This stand-alone novel by Sara Douglass gives a fantasy back-story to the plague. As she often does with her heroes and heroines, Douglass creates an appealing character with some fatal flaws in the character of Maeb--flaws important enough to twist the story and keep it interesting. i did find myself putting the book down about 3/4 of the way through as the plot twists ( even for fantasy) were a little too contrived, but when I picked it back up I didn't mind the epiogue wrap up that placed the characters at the end of their stories. An enjoyable read.
Wonderfully atmospheric, almost supernatural at its start, the book is filled with unforgettable characters and a haunting story line.I can't believe I'm saying this, but I wish so much hadn't been explained all at once near the end...I could have tolerated a few unanswered questions...
Wonderfully atmospheric fantasy that is a coming of age mystery, romance and chronicle of an epic war all in one, this is a book that's hard to put down. I particularly loved the setting in Prague, in all its mist and mystery! I will definitely sign on for the continuation of the story in the next book..
A page turner.One could not help but be aware of the risks of this enterprise between one white woman and the black women who agree to tell their stories in this story at the start of the civil rights era.
I know that some of the reviews expressed impatience with the pacing of this novel, but I actually enjoyed the interlude from the plot laid out in A Discovery of Witches, the first installment of the trilogy. Full disclosure: I'm a sucker for time travel books, so this retreat to the 16th century was fun, even if it did take a bit for Matthew and Diana to find a tutor for her magic and to pursue their search for their ancient text. I especially liked how Harkness filled in the back story of Matthew's life by introducing us to his 16th Century family, and the opportunity for Diana to meet her own time travelling dad. While this novel didn't provide quite the page turning quality of the first book, anyone who is hooked on these characters will still find it a great read. and might enjoy the exposure to the Elizabethan court and lulminaries of the time.
De los Santos strikes an amazing balance in telling the very difficult story of a child on her own as her mother decompensates in front of her. The pathos of her brave journey is balanced by the wonderful and wacky spirit of the woman who steps in to befriend her in the crisis. I loved the passion and humanity on all sides in this story, and knew it was a wonderful feat when the author could still make me laugh out loud at the same time that so much tragedy was unfolding.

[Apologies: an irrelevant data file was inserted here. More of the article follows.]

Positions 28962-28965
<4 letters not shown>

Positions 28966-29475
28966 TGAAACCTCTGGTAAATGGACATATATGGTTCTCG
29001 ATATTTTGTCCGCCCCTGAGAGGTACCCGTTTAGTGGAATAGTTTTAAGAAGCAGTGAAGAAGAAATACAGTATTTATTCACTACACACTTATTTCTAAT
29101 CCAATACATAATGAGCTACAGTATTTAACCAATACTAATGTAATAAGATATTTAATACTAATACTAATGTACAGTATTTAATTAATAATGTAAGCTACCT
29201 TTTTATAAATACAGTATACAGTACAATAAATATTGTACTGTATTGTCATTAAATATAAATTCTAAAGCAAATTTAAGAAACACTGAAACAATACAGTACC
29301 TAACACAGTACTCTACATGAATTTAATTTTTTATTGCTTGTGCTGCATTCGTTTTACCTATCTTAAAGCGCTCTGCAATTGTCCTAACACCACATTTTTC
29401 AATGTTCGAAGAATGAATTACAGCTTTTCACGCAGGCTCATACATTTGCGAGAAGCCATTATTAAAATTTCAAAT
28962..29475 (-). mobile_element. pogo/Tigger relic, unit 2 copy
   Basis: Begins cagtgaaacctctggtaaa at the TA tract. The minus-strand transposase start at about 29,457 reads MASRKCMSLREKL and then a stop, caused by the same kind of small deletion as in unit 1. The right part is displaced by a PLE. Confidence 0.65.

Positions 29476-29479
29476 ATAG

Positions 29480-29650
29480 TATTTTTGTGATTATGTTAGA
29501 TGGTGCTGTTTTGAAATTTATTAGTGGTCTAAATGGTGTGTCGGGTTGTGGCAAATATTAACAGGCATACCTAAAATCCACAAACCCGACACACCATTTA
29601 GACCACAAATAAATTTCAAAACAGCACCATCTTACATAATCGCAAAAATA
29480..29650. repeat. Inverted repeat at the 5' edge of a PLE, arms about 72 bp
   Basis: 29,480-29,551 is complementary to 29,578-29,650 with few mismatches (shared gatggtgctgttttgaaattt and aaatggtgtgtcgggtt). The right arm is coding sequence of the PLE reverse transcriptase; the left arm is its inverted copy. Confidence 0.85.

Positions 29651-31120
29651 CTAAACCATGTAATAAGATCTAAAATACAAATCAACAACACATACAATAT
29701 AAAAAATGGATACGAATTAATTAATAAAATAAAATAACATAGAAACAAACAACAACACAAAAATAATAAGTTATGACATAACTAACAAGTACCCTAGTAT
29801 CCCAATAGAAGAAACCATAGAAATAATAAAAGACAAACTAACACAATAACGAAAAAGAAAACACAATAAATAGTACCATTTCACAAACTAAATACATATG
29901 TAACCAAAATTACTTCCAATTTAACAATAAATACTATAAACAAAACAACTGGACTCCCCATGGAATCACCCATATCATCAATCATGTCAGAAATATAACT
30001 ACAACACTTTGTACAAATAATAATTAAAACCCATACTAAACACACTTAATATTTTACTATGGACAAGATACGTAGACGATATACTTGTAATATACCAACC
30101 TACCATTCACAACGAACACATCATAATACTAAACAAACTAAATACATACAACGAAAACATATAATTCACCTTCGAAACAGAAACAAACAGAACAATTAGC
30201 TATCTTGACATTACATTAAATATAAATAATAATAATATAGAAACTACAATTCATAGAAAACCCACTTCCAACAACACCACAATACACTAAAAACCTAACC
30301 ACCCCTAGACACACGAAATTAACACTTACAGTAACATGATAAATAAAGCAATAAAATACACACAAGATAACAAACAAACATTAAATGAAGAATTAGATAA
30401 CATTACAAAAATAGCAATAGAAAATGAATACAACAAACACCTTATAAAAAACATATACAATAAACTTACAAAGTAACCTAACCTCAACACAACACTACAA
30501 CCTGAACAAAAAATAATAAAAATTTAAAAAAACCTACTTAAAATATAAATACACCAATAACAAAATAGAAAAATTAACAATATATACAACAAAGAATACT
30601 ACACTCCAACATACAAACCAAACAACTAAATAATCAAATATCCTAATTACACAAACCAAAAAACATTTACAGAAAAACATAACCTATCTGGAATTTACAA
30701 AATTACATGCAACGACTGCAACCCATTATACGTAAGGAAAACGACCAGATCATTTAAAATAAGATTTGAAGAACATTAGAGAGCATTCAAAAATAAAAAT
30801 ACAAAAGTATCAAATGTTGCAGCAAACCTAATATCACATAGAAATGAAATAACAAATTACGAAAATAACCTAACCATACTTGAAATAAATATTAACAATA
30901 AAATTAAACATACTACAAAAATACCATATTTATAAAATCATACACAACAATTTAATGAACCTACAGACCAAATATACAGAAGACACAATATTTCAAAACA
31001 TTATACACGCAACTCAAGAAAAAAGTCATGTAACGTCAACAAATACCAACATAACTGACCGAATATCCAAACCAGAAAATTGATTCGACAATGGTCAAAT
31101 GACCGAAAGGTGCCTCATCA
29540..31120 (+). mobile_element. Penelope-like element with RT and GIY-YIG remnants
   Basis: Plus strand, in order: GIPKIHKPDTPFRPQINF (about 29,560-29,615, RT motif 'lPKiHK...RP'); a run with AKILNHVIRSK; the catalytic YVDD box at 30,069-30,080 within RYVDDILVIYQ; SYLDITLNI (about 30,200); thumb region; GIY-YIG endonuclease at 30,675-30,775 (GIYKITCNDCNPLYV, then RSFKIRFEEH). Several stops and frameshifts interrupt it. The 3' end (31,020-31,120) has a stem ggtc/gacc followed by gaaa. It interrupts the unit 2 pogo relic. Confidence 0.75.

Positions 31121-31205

I'm still reading this one, so maybe I'll change my mind. I'm a big Kate Elliott fan, so I've been surprised that I've been finding her writing a bit stilted in this novel.In fact, I was wondering if this was a manuscript that she unearthed from an earlier point in her writing career when she was less polished. Despite being more conscious of the writing than in her other works, I am still engaged by the story of the orphan rent from the life she's known and forced to question everything she was always told about herself and her origins. I'll probably give the next in the series a look too..
Having read several reviews of other readers bored with the shift in perspective between characters in this third installment of Peter Brett's fantasy, I expected to be equally annoyed at this device which deepens Inevera's back-story without moving along the plot related to the Demon War until half-way through the novel. But I actually found Inevera's story engaging, and was more distracted by Arlen's relationship with Renna, which I found hard to fathom. Equally baffling is the sudden deterioration in Arlen's language skills, as he "ent no"'s all over the place in his efforts to de-mystify himself to the Hollow folks and Renna, although this switch in dialogue starts as soon as his story is picked up in this book. I just didn't buy it coming from the guy who spent his teen years in the city absorbing every book in the library. Having said all that, I still enjoyed this book, and reconciled myself to Arlen's odd romantic choice in the same way his friends in the book did---right about the time things started heating up with the battles with the Demons. So, while this was my least favorite installment in the series, I find myself hanging in there with Brett's story and (mostly) engaging characters, so I'll come back for more.
A page turner despite the annoying qualities of the protagonist. Nina's decision-making plays havoc with her family, and despite the insight into her psyche that the author provides near the end of the novel, it doesn't do much to make her more likeable.I am a fan of the Millennium series, and this seems to inherit some of the adrenalin rush ( and violence) of those novels without the nuanced character building. Still, the unfolding of the story of the boy in the suitcase and why he was sought, questions about who double crossed who, were enough to keep my attention.
Past and present converge in this story of a journalist in Paris who starts out researching the anniversary of the round-up of the Jews in Paris in July 1942 and ends up finding out secrets about her own family as well. Even after the many of the mysteries are cleared up, I found that I still had many questions about Sarah's story that bothered me...but then it seemed fitting that all the holes were not filled in. The wartime victims' stories are all the more haunting because of the details that no one will ever know about them.